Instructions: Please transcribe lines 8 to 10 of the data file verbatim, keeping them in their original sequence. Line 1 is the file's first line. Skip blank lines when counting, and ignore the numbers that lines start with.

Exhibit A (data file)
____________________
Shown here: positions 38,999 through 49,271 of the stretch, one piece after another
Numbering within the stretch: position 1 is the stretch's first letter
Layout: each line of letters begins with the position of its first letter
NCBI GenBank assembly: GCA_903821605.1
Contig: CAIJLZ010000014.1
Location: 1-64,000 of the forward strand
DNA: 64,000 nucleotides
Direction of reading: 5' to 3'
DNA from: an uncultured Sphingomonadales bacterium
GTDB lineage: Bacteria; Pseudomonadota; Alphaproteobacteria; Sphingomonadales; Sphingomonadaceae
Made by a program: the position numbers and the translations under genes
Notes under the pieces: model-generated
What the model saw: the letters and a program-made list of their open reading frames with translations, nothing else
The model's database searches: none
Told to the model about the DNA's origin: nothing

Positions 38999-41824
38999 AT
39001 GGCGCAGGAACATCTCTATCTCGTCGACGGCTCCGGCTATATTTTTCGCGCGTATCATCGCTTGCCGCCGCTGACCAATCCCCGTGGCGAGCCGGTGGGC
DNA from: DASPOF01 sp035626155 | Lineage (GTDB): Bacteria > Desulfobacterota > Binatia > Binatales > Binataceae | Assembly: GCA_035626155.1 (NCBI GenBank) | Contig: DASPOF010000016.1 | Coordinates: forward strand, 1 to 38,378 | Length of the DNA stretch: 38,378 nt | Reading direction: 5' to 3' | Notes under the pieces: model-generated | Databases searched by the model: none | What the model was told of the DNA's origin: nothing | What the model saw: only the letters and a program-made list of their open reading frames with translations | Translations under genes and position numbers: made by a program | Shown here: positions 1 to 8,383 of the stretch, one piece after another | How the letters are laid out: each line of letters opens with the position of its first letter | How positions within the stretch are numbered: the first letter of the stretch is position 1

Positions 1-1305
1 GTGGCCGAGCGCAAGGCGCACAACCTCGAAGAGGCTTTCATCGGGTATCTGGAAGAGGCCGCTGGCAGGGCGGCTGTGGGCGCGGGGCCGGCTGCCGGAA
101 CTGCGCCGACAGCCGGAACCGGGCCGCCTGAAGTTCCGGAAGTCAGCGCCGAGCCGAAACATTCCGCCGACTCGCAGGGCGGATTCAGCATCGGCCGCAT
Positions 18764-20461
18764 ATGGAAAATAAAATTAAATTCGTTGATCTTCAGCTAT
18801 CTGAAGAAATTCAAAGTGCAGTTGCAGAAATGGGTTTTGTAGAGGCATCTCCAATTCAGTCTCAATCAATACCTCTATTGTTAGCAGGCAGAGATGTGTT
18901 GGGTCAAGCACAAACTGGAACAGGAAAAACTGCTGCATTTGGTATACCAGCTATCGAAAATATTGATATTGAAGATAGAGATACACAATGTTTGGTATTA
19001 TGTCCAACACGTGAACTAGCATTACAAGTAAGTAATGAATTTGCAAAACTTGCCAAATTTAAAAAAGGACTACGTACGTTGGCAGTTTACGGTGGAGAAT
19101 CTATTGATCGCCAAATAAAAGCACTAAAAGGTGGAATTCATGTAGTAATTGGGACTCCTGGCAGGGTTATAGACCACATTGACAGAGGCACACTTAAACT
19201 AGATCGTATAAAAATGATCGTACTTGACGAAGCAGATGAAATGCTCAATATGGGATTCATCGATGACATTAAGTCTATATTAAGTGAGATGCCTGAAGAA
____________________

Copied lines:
Direction of reading: 5' to 3'
DNA from: an uncultured Sphingomonadales bacterium
GTDB lineage: Bacteria; Pseudomonadota; Alphaproteobacteria; Sphingomonadales; Sphingomonadaceae